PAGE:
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Frencken maintains diversified portfolio, moves up value chain

Douglas Toh
Douglas Toh • 4 min read
Frencken maintains diversified portfolio, moves up value chain
Frencken's diverse business segments allows the company to weather downturn cycles in different industries. Photo: Unsplash
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Frencken Group is enjoying its status as a favoured stock among Singapore-listed semiconductor companies. However, group president Dennis Au emphasises that the company is “technology-related” across all its business segments, without prioritising one segment over another.

The mechatronics division is Frencken’s answer to providing a one-stop solution for the design, development and production needs of its diverse range of customers. The company’s core competencies are in electromechanical assemblies and high-precision part manufacturing. “If you look at our mechatronics segment, we have semiconductor, medical, healthcare, life sciences and industrial automation.

Across these sub-segments, we harness our core competency, which is focused around a few technology areas in which we are very strong, including working in extreme environments,” says Au.

“These include manufacturing in a vacuum, at high temperatures, low temperatures, with very precise movements, with very precise dimensions and a lot of repeatability — that’s the strength of our mechatronics division.”

In FY2023, Frencken’s revenue from the semiconductor segment made up $282.4 million or 43.7% of the mechatronics division’s $646.2 million revenue, down 7.4% y-o-y, due to the industry’s cyclical downturn.

In the most recent 1QFY2024 ended March, revenue from this segment was up 37.4% y-o-y to $79.5 million, driven by strong sales to a key European customer and a modest sales increase from the Asia operations. The company expects semiconductor revenue in 1HFY2024 to be higher than that of 2HFY2023.

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Au is no stranger to the volatility. He believes running a diversified portfolio of businesses helps improve the company’s overall resilience. “It is for diversity and an‐ other pillar to support long-tail revenue, with not too bad margins as well,” he adds.

On the other hand, Frencken’s revenue from its medical segment in FY2023 grew 11.4% y-o-y to $120.2 million. Likewise, its analytical and life sciences segment increased 15.2% y-o-y to $169.8 million. The growth of these two segments continued in 1QFY2024 with medical up 8.6% y-o-y to $32.7 million and life sciences up 16.7% y-o-y to $46.6 million.

Dutch medical giant Philips, which outsources work to Frencken, is an example of what Au calls a “long-tail” customer. For example, the CT scan patient table Frencken builds for Philips has been in place for the last 10 years and is not about to become obsolete as new models will need to pass numerous regulatory hoops of major US, European and Chinese jurisdictions. Frencken’s smaller industrial automation segment suffered a 45.2% y-o-y drop in revenue to $60.1 million in FY2023 while 1QFY2024 revenue was down 49.5% y-o-y to $9.4 million.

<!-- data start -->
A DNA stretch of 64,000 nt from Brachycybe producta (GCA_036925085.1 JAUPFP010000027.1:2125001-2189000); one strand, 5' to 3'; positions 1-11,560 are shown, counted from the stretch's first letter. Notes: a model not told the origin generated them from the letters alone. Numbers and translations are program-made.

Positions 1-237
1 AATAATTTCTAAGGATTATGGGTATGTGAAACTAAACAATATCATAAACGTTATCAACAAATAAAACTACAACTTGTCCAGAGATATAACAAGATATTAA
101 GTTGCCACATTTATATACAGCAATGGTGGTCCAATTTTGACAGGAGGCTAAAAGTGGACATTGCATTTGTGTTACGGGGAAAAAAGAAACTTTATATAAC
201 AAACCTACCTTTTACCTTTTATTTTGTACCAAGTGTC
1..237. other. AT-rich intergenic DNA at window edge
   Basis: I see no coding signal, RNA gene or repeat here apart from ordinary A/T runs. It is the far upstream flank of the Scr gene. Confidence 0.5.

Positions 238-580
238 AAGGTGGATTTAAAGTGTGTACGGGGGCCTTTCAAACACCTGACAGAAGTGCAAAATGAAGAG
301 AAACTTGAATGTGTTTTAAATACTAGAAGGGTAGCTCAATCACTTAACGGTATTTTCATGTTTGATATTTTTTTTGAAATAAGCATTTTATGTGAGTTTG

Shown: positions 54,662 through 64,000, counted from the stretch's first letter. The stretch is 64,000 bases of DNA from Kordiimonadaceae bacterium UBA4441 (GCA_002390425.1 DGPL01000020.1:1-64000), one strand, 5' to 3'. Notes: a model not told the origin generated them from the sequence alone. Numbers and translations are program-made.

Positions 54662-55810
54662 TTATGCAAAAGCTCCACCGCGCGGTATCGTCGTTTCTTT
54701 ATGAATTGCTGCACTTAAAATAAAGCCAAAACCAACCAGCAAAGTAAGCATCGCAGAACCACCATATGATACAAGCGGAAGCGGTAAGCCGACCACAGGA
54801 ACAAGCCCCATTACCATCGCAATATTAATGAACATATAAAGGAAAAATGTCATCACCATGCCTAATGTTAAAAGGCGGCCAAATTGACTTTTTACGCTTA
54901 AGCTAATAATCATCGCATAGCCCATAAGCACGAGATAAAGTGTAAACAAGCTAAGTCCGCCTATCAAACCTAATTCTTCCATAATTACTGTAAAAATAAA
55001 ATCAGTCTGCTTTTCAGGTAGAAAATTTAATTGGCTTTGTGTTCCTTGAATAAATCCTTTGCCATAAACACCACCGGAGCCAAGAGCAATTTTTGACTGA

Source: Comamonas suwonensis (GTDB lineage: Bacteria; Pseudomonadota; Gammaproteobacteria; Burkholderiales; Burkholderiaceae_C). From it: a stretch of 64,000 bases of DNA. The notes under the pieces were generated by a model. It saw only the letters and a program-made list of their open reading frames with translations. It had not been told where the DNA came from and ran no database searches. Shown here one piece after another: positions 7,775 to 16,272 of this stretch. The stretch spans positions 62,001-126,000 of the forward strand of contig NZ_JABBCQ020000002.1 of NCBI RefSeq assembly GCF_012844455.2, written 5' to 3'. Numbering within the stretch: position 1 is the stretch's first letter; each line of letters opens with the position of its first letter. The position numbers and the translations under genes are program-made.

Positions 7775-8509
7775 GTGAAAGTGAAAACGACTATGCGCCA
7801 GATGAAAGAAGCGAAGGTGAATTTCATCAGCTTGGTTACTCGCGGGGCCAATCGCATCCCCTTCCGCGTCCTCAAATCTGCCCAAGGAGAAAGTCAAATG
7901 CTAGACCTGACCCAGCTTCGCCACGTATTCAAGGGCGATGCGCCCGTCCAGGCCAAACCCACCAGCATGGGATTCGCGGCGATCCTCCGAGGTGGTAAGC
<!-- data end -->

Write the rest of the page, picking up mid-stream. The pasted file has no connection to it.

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The company attributes the drop to lower orders from leading hard disk maker Seagate. Accordtechning to Frencken, revenue from this segment is “typically lumpy” and dependent on Seagate’s capital expenditure.

Au views the storage industry as undergoing a technological inflection point. As the storage capacity of hard disks gets bigger, the sales volume of drives from the likes of Seagate drops even though absolute storage capacity is up. “We are impacted by how much money they spend on building production lines.”

While Frencken’s mechatronics division continues to be its main revenue driver, its integrated manufacturing services (IMS) division is the modern-day iteration of its original business despite its modest $93.8 million FY2023 revenue.

One of the earliest services provided by the IMS division was to manufacture keypads for Nokia. Over time, Frencken has moved away from servicing the consumer electronics industry to “higher value” areas such as the automotive industry.

Today, Au says the IMS division is undergoing another transformation phase, departing from simple plastic moulding to more advanced processes, such as combining different plastic parts to form more complex components, allowing Frencken to sit higher in the value chain.

If Frencken can make only 1% off an order of $1 billion, that is still a lot of money. But if the order was only $100 million and still the same margin, then it is not worth doing, he adds.

Ultimately, Frencken keeps its competitive edge through what Au calls “stacking value” for many of its customers, with the end goal, if possible, of becoming the designer and manufacturer of an entire product instead of merely components. “Doing this, we create a lot of stickiness with a customer so it is not easy for a customer to say ‘I’m going to move away to someone else’ because the value chain is pretty much established as a stack rather than an individual component.”

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